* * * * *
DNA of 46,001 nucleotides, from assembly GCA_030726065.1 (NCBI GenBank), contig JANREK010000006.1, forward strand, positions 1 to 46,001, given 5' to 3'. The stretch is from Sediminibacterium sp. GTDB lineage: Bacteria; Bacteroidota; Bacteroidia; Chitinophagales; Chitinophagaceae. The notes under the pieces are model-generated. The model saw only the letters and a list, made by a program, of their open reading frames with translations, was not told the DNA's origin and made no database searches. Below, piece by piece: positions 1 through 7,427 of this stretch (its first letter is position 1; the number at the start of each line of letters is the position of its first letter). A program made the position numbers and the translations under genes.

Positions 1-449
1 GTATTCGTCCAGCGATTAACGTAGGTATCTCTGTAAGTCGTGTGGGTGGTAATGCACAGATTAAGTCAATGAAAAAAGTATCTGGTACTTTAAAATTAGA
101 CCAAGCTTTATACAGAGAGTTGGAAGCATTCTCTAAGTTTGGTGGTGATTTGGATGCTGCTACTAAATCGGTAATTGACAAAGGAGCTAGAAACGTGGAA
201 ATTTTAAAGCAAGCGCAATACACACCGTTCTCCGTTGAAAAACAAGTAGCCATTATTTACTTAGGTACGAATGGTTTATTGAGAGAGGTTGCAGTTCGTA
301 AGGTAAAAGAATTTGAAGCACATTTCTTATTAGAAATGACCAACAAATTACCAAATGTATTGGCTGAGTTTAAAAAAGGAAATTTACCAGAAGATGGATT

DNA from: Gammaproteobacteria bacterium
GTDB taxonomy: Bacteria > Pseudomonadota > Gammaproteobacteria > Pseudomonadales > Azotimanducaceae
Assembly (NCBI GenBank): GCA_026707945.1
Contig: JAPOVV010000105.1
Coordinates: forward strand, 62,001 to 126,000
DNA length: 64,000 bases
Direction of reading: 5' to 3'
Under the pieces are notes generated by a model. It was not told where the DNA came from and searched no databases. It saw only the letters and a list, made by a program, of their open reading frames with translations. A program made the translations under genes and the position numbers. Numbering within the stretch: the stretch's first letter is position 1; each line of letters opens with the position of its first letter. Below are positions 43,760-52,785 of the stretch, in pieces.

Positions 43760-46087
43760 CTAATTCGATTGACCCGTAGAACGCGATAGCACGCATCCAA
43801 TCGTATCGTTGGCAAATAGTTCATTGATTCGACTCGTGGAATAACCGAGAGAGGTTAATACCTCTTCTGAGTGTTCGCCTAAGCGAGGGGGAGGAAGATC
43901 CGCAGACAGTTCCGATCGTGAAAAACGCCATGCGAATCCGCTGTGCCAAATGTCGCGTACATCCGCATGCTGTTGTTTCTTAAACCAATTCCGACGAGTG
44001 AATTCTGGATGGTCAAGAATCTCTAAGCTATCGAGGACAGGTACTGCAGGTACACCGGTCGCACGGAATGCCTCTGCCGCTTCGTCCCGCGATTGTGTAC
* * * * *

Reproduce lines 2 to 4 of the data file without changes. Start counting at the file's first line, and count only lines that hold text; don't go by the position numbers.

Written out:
Positions 1-449
1 GTATTCGTCCAGCGATTAACGTAGGTATCTCTGTAAGTCGTGTGGGTGGTAATGCACAGATTAAGTCAATGAAAAAAGTATCTGGTACTTTAAAATTAGA
101 CCAAGCTTTATACAGAGAGTTGGAAGCATTCTCTAAGTTTGGTGGTGATTTGGATGCTGCTACTAAATCGGTAATTGACAAAGGAGCTAGAAACGTGGAA